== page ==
“When I stopped aggressively marketing and started focusing on word-of-mouth from satisfied customers, I had the biggest boost in enrollment I’ve ever seen,” says Kearns, adding that the tipping point happened in year three when her enrollment jumped from 58 to 85 students and then steadily rose to her current roster of 114.

It’s also a financially sound decision to shift efforts to retention. Oft-cited research by strategist Frederick F. Reichheld and David W. Kenny of Bain & Company shows that even a 5 percent uptick in customer retention can increase profits by at least 25 percent and as much as 80 percent. “It’s so much less expensive to retain current customers than it is to find new ones,” concurs Morrison.

The resolution: Bring in more revenue.

The reframe: Improve margins.

When setting goals for year-over-year growth, consider focusing on gross margins rather than just total sales revenue. Small business consultant Anne Alexander says these numbers can often tell a more accurate story about a business’ performance.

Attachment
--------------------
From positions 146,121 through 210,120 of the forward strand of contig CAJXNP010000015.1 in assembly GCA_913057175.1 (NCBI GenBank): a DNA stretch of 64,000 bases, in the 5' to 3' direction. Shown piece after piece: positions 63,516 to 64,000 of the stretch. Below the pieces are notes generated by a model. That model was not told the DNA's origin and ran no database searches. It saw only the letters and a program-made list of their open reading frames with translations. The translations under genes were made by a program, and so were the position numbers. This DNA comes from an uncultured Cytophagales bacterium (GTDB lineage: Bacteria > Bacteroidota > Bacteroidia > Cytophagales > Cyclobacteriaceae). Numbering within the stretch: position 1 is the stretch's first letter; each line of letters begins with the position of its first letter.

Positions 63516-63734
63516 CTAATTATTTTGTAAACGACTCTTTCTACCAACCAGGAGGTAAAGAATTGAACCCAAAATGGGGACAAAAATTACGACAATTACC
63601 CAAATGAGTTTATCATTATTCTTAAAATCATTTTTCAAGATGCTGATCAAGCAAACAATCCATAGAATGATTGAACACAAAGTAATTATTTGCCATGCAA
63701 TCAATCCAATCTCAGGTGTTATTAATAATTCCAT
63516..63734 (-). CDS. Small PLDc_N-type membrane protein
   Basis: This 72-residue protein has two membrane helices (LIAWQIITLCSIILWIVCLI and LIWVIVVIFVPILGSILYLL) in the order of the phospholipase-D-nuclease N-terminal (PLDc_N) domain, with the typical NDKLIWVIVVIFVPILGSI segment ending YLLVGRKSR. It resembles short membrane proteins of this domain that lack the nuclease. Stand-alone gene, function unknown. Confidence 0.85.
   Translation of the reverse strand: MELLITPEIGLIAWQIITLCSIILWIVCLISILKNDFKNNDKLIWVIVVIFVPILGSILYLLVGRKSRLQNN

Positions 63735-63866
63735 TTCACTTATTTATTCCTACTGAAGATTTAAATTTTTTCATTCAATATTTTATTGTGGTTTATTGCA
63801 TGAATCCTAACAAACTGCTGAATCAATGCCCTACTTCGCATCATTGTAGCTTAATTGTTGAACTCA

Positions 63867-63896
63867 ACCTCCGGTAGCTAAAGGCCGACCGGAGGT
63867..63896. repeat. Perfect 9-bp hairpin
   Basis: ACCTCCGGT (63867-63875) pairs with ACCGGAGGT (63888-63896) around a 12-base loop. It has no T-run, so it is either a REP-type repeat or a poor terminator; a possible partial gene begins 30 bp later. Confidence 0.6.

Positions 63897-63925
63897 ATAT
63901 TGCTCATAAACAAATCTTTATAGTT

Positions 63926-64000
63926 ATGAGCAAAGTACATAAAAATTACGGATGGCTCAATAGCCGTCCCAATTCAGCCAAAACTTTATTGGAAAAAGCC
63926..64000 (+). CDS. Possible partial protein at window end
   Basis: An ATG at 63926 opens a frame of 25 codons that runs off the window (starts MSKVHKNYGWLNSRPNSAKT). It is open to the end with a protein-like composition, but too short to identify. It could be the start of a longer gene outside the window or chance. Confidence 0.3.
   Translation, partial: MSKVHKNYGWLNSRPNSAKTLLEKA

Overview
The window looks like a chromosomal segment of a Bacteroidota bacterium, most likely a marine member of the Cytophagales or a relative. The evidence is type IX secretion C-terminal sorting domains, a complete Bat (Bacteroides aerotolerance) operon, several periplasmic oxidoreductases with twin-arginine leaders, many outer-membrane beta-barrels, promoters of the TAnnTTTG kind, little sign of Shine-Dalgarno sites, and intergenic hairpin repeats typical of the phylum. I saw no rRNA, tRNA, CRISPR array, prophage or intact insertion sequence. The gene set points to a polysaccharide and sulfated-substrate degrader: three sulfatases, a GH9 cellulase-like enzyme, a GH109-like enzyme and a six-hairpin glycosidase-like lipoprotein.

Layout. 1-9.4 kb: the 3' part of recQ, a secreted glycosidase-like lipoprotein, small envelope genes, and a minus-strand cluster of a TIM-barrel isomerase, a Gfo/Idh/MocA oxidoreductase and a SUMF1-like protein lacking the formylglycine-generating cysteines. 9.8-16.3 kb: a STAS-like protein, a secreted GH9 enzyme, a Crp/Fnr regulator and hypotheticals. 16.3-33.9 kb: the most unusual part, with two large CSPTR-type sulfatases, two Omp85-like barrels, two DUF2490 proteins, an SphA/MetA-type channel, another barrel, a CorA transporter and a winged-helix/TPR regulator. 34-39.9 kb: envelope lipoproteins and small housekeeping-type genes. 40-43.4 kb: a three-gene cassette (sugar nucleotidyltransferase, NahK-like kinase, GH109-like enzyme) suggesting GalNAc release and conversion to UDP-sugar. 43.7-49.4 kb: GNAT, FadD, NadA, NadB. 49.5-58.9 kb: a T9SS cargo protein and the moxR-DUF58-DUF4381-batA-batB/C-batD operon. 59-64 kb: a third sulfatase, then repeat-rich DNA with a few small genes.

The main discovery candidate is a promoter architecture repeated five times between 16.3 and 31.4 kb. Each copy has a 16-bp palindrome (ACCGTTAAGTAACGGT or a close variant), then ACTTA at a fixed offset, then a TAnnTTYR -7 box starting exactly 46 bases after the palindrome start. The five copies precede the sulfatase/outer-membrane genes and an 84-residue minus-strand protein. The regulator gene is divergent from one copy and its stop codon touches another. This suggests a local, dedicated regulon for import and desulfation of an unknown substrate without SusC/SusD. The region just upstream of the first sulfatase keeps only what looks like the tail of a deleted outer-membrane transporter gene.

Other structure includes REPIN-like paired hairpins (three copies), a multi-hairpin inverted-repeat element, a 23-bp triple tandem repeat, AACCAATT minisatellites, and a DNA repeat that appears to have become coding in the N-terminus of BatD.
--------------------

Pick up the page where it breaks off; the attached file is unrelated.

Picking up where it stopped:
“If you’re on the edge of a profitable margin, making more sales will mean a lot more work and not much more profit,” cautions Alexander, who owns Authentic Alternatives consultancy. “By focusing more on margins, you could make the same revenue and still emerge with more money at the end of the year.”

Alexander recommends business owners take an objective, thorough look at what’s working—and what’s not—to better focus offerings. For instance, a dance studio with flagging adult enrollment might decide to go all-in on exclusively teaching kids, or a dance retailer might review all of its lines to see which consistently perform well (or don’t).

“In any business, you want to be relentlessly reviewing your products and services and considering dropping the lowest-performing, lowest-selling among them,” says Alexander. “It can really make your operation easier and more profitable.”

The resolution: Reduce turnover.

The reframe: Align with your values to attract the right employees.

When it comes to hiring, Alexander likens the process to America’s pastime. “Unless you’re a solo entrepreneur, hiring is one the most important tasks, but it’s also one of the most difficult,” she says. “It’s like baseball: If one of three hires turns out well, you’re doing fabulous.”